1

The Front

On this Veteran's Day, we begin, appropriately, with a report about the American military on the front lines. This story is neither as harrowing nor as heroic as many others. And yet, it is, in its own way, particularly grim. From the NYT: Deployed Inside the United States: "Sergeant Micek could almost see the bright orange and white roof of Whataburger, a fast-food utopia eight miles away but off limits under current Army rules. The desert tan flatbed trucks at the base are for hauling concertina wire, not food runs. Such is life on the latest front where American soldiers are deployed. The midterm elections are over, along with President Trump's rafter-shaking rallies warning that an approaching migrant caravan of Central Americans amounts to a foreign 'invasion' that warrants deploying up to 15,000 active-duty military troops to the border states of Texas, Arizona and California. But the 5,600 American troops who rushed to the brown, dry scrub along the southwest border are still going through the motions of an elaborate mission that appeared to be set into action by a commander in chief determined to get his supporters to the polls, and a Pentagon leadership unable to convince him of its perils."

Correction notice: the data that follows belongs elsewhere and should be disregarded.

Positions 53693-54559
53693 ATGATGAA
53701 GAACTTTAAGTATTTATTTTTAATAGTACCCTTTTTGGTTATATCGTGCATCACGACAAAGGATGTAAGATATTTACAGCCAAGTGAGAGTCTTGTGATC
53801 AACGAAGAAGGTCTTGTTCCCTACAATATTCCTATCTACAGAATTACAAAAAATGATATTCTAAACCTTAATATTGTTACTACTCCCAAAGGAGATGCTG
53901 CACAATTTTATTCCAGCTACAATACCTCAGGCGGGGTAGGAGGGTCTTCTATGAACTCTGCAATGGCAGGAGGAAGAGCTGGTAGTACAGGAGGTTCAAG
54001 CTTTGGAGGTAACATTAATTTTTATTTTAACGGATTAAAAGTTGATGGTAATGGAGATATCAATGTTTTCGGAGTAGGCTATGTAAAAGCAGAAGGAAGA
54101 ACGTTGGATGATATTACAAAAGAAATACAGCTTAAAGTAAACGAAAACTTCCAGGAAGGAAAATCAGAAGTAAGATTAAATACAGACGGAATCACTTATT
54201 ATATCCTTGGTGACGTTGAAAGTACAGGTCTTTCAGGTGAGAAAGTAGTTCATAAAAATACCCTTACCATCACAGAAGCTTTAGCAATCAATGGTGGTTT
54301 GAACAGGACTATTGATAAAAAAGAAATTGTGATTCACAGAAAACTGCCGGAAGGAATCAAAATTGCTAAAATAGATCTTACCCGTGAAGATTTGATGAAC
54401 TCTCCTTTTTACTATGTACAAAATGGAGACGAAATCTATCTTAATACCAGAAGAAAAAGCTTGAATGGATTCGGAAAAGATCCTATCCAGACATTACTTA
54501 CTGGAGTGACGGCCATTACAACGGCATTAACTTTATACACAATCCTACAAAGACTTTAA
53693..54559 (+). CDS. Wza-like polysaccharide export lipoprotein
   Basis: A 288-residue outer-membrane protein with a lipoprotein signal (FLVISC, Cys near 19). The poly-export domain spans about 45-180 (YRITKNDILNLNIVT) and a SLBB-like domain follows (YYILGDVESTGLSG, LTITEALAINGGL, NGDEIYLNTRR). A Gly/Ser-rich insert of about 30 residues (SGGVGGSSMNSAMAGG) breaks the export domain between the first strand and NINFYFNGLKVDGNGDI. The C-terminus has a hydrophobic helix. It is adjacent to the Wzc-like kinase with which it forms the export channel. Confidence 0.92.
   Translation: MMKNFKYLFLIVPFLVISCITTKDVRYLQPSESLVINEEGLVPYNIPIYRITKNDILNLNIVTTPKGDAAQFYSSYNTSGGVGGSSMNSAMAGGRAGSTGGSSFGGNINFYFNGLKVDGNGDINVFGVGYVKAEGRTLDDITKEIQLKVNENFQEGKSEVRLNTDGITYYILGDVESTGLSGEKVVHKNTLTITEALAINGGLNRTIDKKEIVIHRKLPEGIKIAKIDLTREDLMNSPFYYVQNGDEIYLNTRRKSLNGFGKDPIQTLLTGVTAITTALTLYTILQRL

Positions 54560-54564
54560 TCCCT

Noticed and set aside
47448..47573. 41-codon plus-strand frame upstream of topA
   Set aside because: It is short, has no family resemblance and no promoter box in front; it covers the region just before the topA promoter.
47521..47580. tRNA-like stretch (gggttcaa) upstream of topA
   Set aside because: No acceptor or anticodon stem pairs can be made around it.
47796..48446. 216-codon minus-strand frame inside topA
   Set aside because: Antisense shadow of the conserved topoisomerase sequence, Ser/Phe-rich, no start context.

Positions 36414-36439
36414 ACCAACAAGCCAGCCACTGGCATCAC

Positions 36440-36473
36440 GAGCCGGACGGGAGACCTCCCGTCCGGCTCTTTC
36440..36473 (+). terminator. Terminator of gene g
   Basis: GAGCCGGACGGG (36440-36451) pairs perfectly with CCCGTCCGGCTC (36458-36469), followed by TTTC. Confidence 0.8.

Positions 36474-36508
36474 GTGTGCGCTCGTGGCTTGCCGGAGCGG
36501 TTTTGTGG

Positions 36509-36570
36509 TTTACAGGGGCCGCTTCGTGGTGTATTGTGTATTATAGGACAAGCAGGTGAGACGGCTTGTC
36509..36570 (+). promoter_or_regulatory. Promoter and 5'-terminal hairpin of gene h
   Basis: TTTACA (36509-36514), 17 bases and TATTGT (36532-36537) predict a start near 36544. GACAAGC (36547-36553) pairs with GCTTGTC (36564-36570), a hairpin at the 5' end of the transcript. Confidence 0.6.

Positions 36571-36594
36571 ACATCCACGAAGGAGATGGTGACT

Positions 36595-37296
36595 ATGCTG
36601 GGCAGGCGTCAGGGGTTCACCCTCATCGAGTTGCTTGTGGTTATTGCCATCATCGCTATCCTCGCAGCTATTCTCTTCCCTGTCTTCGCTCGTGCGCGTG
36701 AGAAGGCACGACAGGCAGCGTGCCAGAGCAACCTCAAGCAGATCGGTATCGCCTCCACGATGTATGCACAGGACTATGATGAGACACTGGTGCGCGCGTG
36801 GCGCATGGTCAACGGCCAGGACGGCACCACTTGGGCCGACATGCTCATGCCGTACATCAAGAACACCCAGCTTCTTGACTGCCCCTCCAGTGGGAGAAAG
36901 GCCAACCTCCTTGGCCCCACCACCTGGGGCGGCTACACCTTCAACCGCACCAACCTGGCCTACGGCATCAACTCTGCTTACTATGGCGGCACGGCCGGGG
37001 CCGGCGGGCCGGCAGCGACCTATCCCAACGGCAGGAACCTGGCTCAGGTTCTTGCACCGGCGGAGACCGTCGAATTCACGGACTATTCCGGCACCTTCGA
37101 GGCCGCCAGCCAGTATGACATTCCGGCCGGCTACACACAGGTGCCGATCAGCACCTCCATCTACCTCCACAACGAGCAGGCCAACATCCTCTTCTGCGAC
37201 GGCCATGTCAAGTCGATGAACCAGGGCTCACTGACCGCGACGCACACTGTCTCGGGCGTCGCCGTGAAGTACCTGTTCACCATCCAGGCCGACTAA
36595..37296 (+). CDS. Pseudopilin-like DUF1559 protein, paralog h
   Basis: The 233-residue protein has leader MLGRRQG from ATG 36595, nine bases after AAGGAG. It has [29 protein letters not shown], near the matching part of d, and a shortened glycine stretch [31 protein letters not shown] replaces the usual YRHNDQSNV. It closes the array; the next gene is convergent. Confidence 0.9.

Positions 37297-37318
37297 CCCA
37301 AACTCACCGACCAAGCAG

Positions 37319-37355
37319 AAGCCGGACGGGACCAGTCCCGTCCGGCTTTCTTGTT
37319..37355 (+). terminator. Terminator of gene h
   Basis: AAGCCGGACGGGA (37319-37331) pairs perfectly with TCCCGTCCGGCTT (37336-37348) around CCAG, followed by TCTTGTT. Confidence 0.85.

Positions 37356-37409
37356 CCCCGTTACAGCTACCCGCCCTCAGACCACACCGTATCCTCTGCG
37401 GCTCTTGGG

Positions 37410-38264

+ And a nuanced reminder from a war widow: I was Pat Tillman's wife, but I can't speak for him. Neither can you.

2

The Fantastic Forerunner